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11 hours ago, Alexlotl said:

Interesting seeing Monkey Island again with adult eyes. It’s often held up as an example of perfect puzzle design, but a few of the early ones are pretty obtuse.

 

First, there’s the troll. The troll is basically a bunch of in-jokes that should have been cut. Ha ha, it’s like something from a King’s Quest game. Ha ha, the solution is to give him a red herring, take that Sierra! Ha ha, it’s actually George Lucas in a suit and he calls his club back with the force.

 

Problem is, none of these jokes are actually funny, it’s jarringly unthematic, and the puzzle is awful. The troll says he wants something that “Attracts attention but serves no obvious purpose”, which I guess is a reasonable cryptic for a Red Herring. But with a text based inventory, it’s just “fish” - if Guybrush looks at it, he says “I think it’s a herring”, but there’s no mention of colour. It was red when you picked it up on screen 3 of the game (unless you’re playing on CGA or Hercules), but you’ve likely forgotten that by now. I can’t remember not knowing the answer to this one, but I can’t imagine being able to work it out other than by brute force. I guess the later graphical inventory made this a bit easier, at least. 

 

Next, there’s getting past the pirhana poodles. The pirate leaders suggest drugging them. Feeding them the meat is easy to intuit, but how are you supposed to know to use the yellow flowers with it? The only hint that I can see in the game is that Otis was jailed for allegedly picking the yellow “caniche endormi” flowers. The internet tells me this is French for “sleeping poodle” - great if you know French, screwed if you don’t. Just try using everything with everything else, I guess - I’m sure that’s how I worked it out back in the day. 

 

The swordfighting is still wonderful though. Roaming around learning all the insults and ripostes is clever enough (if a little frustrating if you have them all memorised), but the way the game makes you think on your feet against the sword master is still exciting after all these years. Can’t forget the first time I challenged her, cocky from winning all my battles on the island, only for total fear and confusion to set in when she started using unknown insults. 
 

Made it all the way to Monkey Island itself now. Did my favourite little Easter Egg, using the grog to free the rat in the other prison cell rather than Otis - pointless but fun. Always loved the brief chapter on the ship - the recipe puzzle is excellent, and the hints they drop about using the cannon, just like at the circus, are just right.

 

Still generally amazed at how good the game looks. 16 colours! All the pallet choices for the backgrounds make much more sense in this context, and it’s impossible not to admire the artistry of doing so much with so little.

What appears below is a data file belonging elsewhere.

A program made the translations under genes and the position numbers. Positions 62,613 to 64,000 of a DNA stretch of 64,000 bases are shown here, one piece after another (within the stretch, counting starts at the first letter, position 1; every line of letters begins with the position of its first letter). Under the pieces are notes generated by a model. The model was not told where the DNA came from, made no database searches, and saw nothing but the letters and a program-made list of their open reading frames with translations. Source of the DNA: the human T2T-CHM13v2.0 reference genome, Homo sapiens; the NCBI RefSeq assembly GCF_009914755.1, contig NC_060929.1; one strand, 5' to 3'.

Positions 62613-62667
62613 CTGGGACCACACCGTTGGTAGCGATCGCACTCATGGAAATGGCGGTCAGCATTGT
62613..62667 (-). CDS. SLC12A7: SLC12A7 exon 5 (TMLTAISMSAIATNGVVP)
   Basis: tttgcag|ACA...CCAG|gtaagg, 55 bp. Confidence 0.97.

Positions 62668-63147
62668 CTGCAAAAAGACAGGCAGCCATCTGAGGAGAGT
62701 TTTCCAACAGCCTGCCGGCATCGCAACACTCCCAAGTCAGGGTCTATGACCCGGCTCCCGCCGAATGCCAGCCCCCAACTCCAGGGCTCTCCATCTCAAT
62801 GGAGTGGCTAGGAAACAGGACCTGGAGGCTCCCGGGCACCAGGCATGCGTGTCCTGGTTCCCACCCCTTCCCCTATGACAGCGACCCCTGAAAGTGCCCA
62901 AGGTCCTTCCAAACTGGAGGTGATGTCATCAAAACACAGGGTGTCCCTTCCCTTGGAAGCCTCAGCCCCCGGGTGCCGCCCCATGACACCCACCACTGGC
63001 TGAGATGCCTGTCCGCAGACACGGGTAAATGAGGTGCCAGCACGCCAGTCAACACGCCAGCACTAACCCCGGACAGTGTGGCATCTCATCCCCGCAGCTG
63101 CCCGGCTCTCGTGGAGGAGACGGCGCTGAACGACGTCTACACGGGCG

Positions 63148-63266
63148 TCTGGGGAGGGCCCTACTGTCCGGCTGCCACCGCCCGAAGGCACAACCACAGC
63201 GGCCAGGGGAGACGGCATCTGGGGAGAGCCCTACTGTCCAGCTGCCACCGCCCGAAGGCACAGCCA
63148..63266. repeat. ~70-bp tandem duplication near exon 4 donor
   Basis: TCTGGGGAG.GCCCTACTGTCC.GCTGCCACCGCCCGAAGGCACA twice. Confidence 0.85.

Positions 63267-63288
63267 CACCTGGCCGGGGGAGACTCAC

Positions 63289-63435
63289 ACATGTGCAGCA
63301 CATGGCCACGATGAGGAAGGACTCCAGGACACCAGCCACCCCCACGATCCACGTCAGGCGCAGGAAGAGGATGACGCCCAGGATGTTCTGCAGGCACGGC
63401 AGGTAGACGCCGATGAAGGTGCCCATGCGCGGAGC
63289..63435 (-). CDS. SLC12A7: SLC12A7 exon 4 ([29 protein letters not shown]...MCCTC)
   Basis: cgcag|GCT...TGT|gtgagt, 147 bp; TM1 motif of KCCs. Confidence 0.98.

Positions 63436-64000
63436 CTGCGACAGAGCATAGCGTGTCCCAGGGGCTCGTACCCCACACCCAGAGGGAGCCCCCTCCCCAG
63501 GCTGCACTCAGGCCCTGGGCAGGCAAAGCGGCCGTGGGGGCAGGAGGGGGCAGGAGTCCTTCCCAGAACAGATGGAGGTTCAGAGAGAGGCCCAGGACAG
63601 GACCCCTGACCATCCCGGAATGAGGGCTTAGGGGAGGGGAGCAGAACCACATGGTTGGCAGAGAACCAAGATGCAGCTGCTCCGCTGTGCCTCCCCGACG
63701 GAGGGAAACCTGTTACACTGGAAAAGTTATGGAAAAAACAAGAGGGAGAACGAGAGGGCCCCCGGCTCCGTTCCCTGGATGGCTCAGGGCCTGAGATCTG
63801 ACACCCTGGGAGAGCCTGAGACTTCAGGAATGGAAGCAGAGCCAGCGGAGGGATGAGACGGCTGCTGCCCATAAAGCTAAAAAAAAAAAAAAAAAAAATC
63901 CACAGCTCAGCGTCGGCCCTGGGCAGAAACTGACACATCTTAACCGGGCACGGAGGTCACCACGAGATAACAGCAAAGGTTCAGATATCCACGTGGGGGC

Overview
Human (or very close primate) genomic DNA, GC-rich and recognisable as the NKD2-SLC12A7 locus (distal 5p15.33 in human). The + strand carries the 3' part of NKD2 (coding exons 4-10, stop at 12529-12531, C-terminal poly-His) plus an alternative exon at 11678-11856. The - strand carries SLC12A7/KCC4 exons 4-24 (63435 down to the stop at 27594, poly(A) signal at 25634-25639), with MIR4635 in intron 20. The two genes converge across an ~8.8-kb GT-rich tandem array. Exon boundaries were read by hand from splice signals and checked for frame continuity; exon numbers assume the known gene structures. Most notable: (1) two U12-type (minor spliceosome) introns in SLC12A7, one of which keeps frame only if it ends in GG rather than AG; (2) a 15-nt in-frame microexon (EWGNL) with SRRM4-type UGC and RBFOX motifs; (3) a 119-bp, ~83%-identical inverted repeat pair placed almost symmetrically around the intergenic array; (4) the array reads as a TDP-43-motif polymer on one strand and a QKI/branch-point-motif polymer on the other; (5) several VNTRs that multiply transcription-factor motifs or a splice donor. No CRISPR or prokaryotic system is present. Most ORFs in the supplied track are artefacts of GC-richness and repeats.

I've been replaying it since we started talking about it in this thread, too. 

I've also just arrived at Monkey Island - and am scratching my head a little at what to do, as it's a long time since I've replayed it to this point (I must have replayed the Melee Island section 10 times over the years, but quite often didn't bother going all the way through once I'd scratched the itch for a bit of a nostalgic kick). 

 

Going to go back to Last Crusade after this I think, which I've never actually finished. 

 

 

 

 

 

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I think I can remember what to do on Monkey Island proper. The main thing is not forgetting the Fort exists, as it’s easy to miss on the map. 
 

I’m also curious about revisiting Last Crusade, in EGA this time. In contrast to Monkey Island and Loom, it doesn’t make much use of dithering (SCUMM couldn’t compress it) so it’ll be an interesting comparison Monkey Island - I’d imagine it’ll feel a lot more garish and 16 colour.

 

Problem is, my laptop has no numpad…

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8 hours ago, Alexlotl said:

I think I can remember what to do on Monkey Island proper. The main thing is not forgetting the Fort exists, as it’s easy to miss on the map. 
 

I’m also curious about revisiting Last Crusade, in EGA this time. In contrast to Monkey Island and Loom, it doesn’t make much use of dithering (SCUMM couldn’t compress it) so it’ll be an interesting comparison Monkey Island - I’d imagine it’ll feel a lot more garish and 16 colour.

 

Problem is, my laptop has no numpad…

For the fighting? It's been a while since I tried it, but I seem to remember you can skip the punch-ups ...

Last time I did play it was on ScummVM on a tablet ... so I assume there's a way around it. 

I remember getting stuck at the piano puzzle the last time. And having just checked, I seem to have lost my saves, so it looks like I'm starting again from scratch. 

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  • 3 weeks later...

Well, that was fun.

 

scummvm-191031-224712.thumb.png.13fa1f3bd15d959270b882dd17a81372.png

 

I'd absolutely recommend any hardcore Monkey Island fan give this a go. So many things about the game's overall look just make more sense in EGA, the Steve Purcell character portraits feel much more integrated with the game (and have lots of animation!), and the dithering (with the mdapt shader) is so well done that it really doesn't feel like 16 colours.

 

scummvm-191028-223231.thumb.png.3ec277cf605c672322b136e217f70967.png

 

Always love spotting the Sam & Max cameos in the games Steve Purcell worked on.

 

Loom next!

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So playing MI again got me wondering about all the different optional paths you can take through it which influence what happens in some way.

I used to know them all back to front and think I have seen every bit of content in the game ... Now I've been reminded the dog portrait doesn't actually exist, anyway. 

 

But off the top of my head what I can remember is (massive spoilers coming if you havent played of course):